Mozart’s father never liked his son’s engagement with Constanze Weber, and he only approved it when the wedding was already inevitable.
It is not known why Mozart, after leaving Salzburg and moving to Vienna with Constanze, wrote the Great Mass in C minor, but everything seems to indicate that it was in response to a promise that Mozart made himself: he would premiere a new mass in C minor in Salzburg if he could get Constanze as a wife and officially introduce her to her father.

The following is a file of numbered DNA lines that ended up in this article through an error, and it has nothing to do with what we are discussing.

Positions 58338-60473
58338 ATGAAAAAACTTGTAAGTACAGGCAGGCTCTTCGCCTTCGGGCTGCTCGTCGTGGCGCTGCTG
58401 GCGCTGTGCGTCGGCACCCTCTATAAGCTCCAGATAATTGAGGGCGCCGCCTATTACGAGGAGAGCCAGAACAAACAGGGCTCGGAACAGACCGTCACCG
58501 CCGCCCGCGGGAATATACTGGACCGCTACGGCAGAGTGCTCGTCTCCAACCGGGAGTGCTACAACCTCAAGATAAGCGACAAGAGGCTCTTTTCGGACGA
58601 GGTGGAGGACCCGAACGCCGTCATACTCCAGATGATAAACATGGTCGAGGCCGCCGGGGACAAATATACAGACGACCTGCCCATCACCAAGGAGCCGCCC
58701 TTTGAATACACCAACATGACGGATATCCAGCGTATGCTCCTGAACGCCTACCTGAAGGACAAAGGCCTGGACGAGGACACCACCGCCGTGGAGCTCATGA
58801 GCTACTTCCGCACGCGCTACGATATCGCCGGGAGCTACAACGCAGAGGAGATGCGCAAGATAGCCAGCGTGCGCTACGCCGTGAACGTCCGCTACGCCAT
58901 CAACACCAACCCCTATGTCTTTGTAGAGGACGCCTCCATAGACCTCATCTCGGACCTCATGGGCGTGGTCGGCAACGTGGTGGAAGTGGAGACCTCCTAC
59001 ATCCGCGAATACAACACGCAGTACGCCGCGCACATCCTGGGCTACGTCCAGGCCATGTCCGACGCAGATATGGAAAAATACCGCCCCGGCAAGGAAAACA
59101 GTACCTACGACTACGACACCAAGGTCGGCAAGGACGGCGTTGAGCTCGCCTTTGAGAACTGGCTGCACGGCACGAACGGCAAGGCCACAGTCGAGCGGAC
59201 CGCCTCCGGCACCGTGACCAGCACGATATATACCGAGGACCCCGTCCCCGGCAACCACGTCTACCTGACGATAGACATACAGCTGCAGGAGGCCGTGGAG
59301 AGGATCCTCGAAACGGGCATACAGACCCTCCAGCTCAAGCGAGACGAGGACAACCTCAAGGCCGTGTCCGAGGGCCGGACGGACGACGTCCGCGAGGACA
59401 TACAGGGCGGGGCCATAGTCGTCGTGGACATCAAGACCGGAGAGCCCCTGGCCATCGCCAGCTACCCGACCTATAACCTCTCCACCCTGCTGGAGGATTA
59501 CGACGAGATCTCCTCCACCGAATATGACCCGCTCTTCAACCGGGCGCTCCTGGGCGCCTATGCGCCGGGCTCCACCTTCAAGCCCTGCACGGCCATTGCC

Finally, Mozart achieved his purpose. He returned to Salzburg and premiered the mass in the church of Sant Pere on October 23, 1783, with Constanze singing one of the solo soprano roles and in the presence of his father Leopold Mozart and Nannerl, his beloved sister.
According to Maynard Solomon, the composer’s biographer, this mass of sublime beauty represented an offering of absolute love from Mozart to his loved Constanze.
Mozart and Constanze stayed together until the composer’s death in 1791. Together they had six children, only two of whom survived childhood. Constanze died in 1842 at the age of eighty, after completing the first biography of the genius from Salzburg.